This week’s episode of Game of Thrones is obsessed with the question of power. Saying that is kind of the equivalent of saying “this week’s Game of Thrones has a lot of boobs in it.” It’s true, of course, but it’s also true every week. This week, however, the question of power rises to new, more complicated heights. In a scene taken almost directly from the book, Varys asks Tyrion a riddle: if a sell sword is in a room with three men – one his king, one his priest, and one a very rich man – all of whom ask him to kill the others, which will he choose? In other words, is power given through loyalty (to a king), fealty (to a God), or the independent pursuit of money?
The answer, based on “What is Dead May Never Die,” may be none of the above. Power lies with whoever put the sell sword in the room in the first place.
Earlier this season, Cersei demonstrated her royal power to Littlefinger by almost getting her guards to kill him and chillingly explaining that in Westeros “power is power.” But this episode provides a counterpoint to that, in multiple cases where brute force is shown as merely a part of the picture, and actually a flawed instrument.
Of all the characters we dealt with this week, Tyrion has the most power because he is able to figure out where to put people. In a fantastic bit of plotting, Tyrion designs a test to figure out which of King’s Landings power players has been betraying Hand after Hand. He tells a different version of the same story to Varys, Littlefinger and Pycelle, and waits to see which version gets back to the Queen. He puts each man in a position to demonstrate his loyalty, and then holds the power of information. Tyrion may be a little man, as Varys points out, but he casts a big shadow.
As for Kingly power, we have Renly Baratheon, he of the charisma and loyalty, who has a huge army, a beautiful young wife, and absolutely no power. In a development that was hinted at in the books, Renly is incapable of fulfilling his Kingly duties with Margaery due to the fact that she’s not her brother. It leads to a really awkward scene where Margaery offers to call her brother in to help Renly, um, get started, and Renly looks like a terrified child. In this scene, one of them may be a King and the other his “virginal” queen, but the power lies in ritual, belief, and the common man.
Arya becomes another victim of power when King Joffrey’s troops arrive, looking for Gendry, and tear apart the not-so-merry band of misfits with whom she was traveling. But power, once again, is deceptive, and brute force is only half the battle. When the troops ask for Gendry, Arya convinces them that he is already dead. Though she ends the episode a prisoner, she has set in motion events that none of them can fully understand. That is power, of a different sort, of a sort that Cersei and Joffrey seem incapable of understanding.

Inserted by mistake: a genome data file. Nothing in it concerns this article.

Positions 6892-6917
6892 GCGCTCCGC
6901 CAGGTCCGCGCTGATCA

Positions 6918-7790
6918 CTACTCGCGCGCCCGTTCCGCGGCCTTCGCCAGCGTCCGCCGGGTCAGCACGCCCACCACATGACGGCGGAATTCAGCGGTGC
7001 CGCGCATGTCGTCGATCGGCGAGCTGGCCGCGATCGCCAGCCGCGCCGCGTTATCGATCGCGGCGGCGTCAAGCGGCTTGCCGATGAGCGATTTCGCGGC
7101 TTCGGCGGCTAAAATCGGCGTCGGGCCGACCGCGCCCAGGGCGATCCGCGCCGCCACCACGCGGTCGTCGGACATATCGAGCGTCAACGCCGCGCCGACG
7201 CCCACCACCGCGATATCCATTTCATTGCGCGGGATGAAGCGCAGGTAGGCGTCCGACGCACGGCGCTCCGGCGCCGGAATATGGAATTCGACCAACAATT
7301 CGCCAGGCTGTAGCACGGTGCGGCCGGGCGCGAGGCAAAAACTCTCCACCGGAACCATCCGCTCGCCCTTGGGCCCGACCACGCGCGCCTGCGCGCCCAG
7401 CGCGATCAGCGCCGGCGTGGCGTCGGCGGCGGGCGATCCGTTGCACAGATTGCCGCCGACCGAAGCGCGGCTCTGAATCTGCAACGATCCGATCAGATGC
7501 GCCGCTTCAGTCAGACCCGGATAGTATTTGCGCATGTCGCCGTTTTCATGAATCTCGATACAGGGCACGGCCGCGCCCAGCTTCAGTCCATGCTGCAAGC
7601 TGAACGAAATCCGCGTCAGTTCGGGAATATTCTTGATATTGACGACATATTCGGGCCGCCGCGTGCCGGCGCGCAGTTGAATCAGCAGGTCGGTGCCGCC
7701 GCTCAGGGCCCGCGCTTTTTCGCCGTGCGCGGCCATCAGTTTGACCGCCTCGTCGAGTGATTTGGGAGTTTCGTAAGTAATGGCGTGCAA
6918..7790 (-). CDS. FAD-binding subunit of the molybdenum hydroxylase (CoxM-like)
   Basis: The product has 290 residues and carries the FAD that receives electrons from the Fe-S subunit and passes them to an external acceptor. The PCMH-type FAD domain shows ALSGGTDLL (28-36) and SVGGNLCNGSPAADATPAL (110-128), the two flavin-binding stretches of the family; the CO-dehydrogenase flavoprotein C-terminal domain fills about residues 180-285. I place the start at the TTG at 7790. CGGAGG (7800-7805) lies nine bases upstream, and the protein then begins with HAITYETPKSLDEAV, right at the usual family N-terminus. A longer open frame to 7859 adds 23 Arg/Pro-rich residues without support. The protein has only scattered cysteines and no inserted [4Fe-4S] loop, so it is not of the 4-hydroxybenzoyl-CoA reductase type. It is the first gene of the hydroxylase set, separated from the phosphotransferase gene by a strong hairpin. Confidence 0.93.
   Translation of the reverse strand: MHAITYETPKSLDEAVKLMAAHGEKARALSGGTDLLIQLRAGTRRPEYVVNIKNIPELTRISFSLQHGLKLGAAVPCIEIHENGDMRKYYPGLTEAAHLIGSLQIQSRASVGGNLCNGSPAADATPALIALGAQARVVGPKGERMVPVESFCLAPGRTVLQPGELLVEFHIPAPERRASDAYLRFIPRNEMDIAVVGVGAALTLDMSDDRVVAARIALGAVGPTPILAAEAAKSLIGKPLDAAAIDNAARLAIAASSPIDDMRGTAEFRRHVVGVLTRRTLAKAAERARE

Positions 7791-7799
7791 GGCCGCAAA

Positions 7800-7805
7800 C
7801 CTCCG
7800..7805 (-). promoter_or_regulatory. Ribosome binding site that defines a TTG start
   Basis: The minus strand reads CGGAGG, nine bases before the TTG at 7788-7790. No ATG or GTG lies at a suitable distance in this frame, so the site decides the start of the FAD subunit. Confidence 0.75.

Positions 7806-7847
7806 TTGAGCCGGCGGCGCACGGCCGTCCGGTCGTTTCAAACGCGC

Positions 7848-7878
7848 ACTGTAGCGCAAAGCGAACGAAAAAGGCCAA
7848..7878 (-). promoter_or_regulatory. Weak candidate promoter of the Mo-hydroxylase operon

And then we have Theon, trapped in a terrifying intersection of brute force, religion, and kingly right, the perfect amalgamation of Varys’ riddle. Theon is, undoubtedly, kind of a tool. Watching him burn his letter to Robb, the last remnant of his loyalty to the Starks, should cause a groundswell of hatred toward Greyjoy. But he, more than any other character, is powerless, even without Arya’s chains or Tyrion’s constant threat of treachery. He is the victim of circumstances that cast him first from his father and then back to his father. In Varys’ riddle, he’s none of the power players – he’s the unfortunate sell sword. And though it may make him rich, or bring him to the kingdom of heaven, or earn him the King’s loyalty, that doesn’t change the fact that he is subject to the whims of the powerful.
It’s one of the greatest strengths of the series that it doesn’t conform to traditional definitions of morality or power. And in an episode like this, where that subtext becomes text, the question of the series becomes not who is the king, the priest and the rich man, but who is pulling the strings behind the scenes?
- No Jamie, Danaerys, Robb, or Stannis this week.
- BUT WE DID GET BRIENNE! More on her, I’m sure, next week, but god I am so excited.